Search Articles

Browse Articles by:

Subscribe for latest articlesSubscribe for latest articles
Be the first to write a review!
Please note that all reviews submitted are moderated and subject to approval.

* Required field.

Jeff Smith

The Separation Light

By Jeff Smith
Published by Amherst Media

How do you highlight or play down specific areas of portrait subjects and make sure that dark hair doesn't merge with the background? Jeff Smith explains how to set up and meter separation lights in this excerpt from his Amherst Media book Corrective Lighting, Posing, and Retouching for Digital Portrait Photographers.

This excerpt from Corrective Lighting, Posing, and Retouching for Digital Portrait Photographers is provided courtesy of Amherst Media. To purchase the book and learn more about the publisher, visit the Amherst Media Web site.





Accent and/or separation lights become more important with corrective lighting. Because we use darkness/shadow to our clients' benefit, we must use small, controllable light sources to highlight only the areas we want the viewer to see. We often light a three-quarter or full-length portrait as a head-and-shoulders portrait (with our main light and reflector for fill), then use accent/separation lights to selectively illuminate the rest of the body. This gives us, as photographers, complete control over the outcome of the final image—and gives our clients a final portrait their egos can handle.

In almost all portraits, we use a small strip light overhead as a hair light. Since this light is aimed back toward the camera, it meters one stop less than the main light and yet provides a soft highlight on the top of the subject’s hair and shoulders.
Use separation light to accent only the parts of the client you want to draw attention to. Three variations are shown here, with separation light on the lower body (left), upper body (center), and head and shoulders (right).

For clients with long hair, we use two lights behind the subject. Each is placed at a 45-degree angle to the subject. These lights are set to meter at the same reading as the main light for blond hair or lighter clothing, or to one stop more than the main light reading for black hair and clothing. These accent lights are also fitted with barndoors to keep the light from hitting an area of the subject we don’t want to illuminate.

The idea is that you don’t want to see a perfect outline of the body in a problem area. For very heavy people, you don’t want to see an outline of the body at all. With the background light low and the subject standing in dark clothes against a dark background, you separate the hips and thighs (the same hips and thighs you know your client will worry about looking large). Raising the background light to waist height will separate the waistline and chest, making them more noticeable. Elevate the separation light to the height of the shoulders, and only the head and shoulders will be separated, leaving the body to blend with the background.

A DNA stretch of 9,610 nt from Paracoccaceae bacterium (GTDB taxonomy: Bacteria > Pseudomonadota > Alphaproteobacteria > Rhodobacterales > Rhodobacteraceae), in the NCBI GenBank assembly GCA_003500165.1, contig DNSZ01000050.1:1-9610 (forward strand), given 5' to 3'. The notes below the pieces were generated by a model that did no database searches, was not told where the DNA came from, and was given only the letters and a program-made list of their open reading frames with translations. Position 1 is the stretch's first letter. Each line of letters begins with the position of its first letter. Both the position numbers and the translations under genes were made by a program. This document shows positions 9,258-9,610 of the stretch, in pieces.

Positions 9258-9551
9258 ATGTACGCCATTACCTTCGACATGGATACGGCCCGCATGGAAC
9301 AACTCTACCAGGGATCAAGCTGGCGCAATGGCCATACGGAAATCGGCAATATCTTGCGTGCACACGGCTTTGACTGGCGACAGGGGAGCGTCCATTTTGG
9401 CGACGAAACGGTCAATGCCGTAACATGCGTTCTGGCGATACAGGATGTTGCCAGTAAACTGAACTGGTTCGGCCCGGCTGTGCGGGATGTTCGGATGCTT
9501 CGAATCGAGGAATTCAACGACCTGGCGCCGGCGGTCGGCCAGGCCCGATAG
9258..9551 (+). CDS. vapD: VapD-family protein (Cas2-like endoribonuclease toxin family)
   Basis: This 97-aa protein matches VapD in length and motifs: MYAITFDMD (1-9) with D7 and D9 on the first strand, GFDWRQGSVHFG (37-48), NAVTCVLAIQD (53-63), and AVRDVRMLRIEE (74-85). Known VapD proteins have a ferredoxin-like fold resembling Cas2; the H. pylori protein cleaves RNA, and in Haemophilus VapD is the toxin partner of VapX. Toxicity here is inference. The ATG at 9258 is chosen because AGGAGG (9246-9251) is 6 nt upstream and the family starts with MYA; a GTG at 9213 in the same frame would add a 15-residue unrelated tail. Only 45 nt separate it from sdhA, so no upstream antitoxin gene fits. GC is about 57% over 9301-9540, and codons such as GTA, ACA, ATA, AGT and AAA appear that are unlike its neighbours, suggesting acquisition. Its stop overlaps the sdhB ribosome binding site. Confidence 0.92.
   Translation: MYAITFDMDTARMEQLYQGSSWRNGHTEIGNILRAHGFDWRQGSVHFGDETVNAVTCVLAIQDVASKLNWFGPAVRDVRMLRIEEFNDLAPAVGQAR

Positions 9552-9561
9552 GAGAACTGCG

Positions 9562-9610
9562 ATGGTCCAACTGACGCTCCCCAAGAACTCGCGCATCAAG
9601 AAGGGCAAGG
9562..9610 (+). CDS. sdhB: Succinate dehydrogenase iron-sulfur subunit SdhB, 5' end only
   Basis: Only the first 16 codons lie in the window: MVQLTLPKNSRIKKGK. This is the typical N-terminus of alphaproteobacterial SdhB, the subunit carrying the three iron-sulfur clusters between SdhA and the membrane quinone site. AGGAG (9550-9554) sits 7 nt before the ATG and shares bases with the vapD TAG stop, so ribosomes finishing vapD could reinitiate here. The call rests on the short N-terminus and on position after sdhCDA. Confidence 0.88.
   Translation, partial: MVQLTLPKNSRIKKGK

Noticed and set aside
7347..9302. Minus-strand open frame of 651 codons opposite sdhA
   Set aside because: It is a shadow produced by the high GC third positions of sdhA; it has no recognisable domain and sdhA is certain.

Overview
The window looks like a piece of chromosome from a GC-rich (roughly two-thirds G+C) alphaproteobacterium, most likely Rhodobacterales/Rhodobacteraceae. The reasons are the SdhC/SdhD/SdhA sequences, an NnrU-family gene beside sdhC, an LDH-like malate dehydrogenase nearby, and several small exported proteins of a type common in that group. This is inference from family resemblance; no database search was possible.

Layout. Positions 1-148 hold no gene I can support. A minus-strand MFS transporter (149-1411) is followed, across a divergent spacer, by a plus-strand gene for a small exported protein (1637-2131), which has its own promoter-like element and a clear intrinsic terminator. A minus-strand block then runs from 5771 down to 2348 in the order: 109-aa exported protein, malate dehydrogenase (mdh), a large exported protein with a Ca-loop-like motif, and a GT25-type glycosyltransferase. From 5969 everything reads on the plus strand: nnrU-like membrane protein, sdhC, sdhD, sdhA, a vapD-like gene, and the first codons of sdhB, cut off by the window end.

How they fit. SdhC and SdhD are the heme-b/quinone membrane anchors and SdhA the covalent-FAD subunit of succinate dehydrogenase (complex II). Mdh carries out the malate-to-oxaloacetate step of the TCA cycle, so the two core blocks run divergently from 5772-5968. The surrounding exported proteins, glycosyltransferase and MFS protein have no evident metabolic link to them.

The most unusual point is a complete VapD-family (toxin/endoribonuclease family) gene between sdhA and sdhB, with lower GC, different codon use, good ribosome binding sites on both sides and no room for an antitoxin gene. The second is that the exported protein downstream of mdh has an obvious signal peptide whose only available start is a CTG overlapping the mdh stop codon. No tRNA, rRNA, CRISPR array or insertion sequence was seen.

The greater the intensity of the background light, the more attention it draws to whatever part of the body it is separating—unless the subject is wearing lighter-colored clothing. Often a client will select a dark background and want to wear lighter-colored clothing with it. In this situation, by increasing the background light to match the brighter tone of the outfit, you will actually lessen the attention drawn to this area. By coordinating the tone of the clothes and the background (whether dark on dark or light on light), you can bring the focus of the portrait away from the person’s body and to his or her face. If, on the other hand, you create contrast between the clothing and background, you will attract attention to the subject’s body.

By coordinating the tone of the clothes and the background, you can bring the focus of the portrait away from the person’s body and to his or her face.

When the client’s clothes contrast with the background, it calls attention to the shape of the body.

Whenever weight is an issue and the subject has long hair, we leave the background as dark as possible and put a light directly behind the subject, facing toward the camera, to give the hair an intense rim light all around the edges. This draws the attention directly to the facial area and keeps the viewer’s eye away from the shoulders, arms, and upper body.

The number-one complaint from clients with dark hair is that in many previous portraits, they seemed to blend into the background. Adding accent lights angled back toward the camera eliminates this problem by creating a rim of highlights around the hair.

Category: How-To
Click for more articles of: Jeff Smith

Related Articles:
Incident and Reflected Light
Overcast Day
Putting the Devil into Your Shadows
The Five Basic Portrait-Lighting Setups

Go Back to Articles

Connect with us blognewsletteryoutubeflickrtwitterfacebookshare
Learn about Radio Triggering